Instead, she's decided to play Jules and it's not just the names that are different. Courtney Cox is a talented and successful comedic actress and there are many ways to bring back Monica with variations. Instead, she's playing a completely different character and she's fleshed it out in a way that even we didn't expect (and we know Courtney and we're big fans of her but we have really been shocked watching the episodes of Cougar Town to see what she's done with Jules). Jules has her own series of tics and Courtney's making them work. It's amazing.

And the entire cast is amazing. Dan Byrd hits all the right notes as Jules' son. Brian Van Holt manages to make the lazy Bobby not only funny but actually appealing. There's a moment where Travis is embarrassed because Bobby is mowing his school's lawn and mowing it shirtless and stopping to offer a few bits of advice to Travis before resuming his air drum solo and mowing. Bobby is so oblivious and Van Holt walks the fine line so that you enjoy the cluelessness and find it endearing. Josh Hopkins has less to do thus far as Grayson but has handled everything well. Ian Gomez does a fine job as Andy that's made better by Christa Miller's dry reactions to him. In the midst of everything that is going on in the debut episode (and a lot's going on), time's made for a scene at the office where Miller's Elle stops in to explain to Jules she feels like she's losing their friendship and being replaced by Laurie. Every beat in that scene is perfect and it touches on elements of comedy and drama with the three actresses seamlessly handling each transition. The only thing to compare it to is the beauty shop scene in Steel Magnolias.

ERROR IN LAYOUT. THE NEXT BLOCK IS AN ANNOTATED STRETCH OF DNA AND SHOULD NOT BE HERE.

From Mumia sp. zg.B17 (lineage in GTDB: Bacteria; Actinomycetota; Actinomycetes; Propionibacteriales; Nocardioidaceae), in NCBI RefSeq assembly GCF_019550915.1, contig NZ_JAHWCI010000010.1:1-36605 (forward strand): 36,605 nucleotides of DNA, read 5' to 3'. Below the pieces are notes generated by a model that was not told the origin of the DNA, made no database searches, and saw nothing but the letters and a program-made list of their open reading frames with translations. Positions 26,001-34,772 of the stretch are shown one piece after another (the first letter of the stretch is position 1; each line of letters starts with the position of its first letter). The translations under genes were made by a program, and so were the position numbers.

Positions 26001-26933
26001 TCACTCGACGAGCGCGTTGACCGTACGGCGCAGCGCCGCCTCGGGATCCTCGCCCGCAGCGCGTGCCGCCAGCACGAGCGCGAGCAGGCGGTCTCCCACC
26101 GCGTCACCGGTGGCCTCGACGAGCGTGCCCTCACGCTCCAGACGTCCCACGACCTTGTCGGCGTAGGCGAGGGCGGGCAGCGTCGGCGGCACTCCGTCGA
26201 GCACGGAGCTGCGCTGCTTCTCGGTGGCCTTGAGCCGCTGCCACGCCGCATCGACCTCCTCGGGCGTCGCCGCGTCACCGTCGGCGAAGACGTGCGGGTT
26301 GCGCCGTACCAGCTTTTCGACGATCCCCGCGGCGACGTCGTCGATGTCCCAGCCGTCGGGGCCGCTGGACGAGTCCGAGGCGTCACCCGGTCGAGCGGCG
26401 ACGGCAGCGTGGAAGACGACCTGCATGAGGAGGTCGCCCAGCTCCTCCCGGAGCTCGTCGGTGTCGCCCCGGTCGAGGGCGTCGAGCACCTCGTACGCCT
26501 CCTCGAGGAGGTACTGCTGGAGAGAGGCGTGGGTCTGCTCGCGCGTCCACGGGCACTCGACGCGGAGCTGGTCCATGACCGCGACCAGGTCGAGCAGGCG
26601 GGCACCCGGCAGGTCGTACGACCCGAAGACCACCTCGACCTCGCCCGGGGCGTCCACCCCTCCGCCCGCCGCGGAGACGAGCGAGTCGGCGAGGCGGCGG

And when we were mentioning that on Saturday to our friend we quoted earlier, she said, "You see!" We didn't at first. Then she pointed out you have Academy Award winners Julia Roberts, Sally Field, Olympia Dukakis and Shirley MacLaine in that scene as well as the amazing Daryl Hannah and Dolly Parton. But we don't get Movieline or American Film drooling over the talent there. The same outlets that cream their panties or BVDs every time Al Pacino and Robert De Niro team up, ignore it when strong acting results from actresses teaming up.

There's a long, long history of sexism in media criticism and between that and the right-wing campaign to kill the show, it's amazing that Cougar Town will air this Wednesday. But it's that good, it's so good that it's managed to thus far overcome both obstacles. In a decade that's mistaken whimsy for laugh-out-loud funny, Cougar Town reminds you of a time when TV could actually do funny and Courtney Cox is already the one to beat for Best Actress as next year's Emmys. She's that amazing.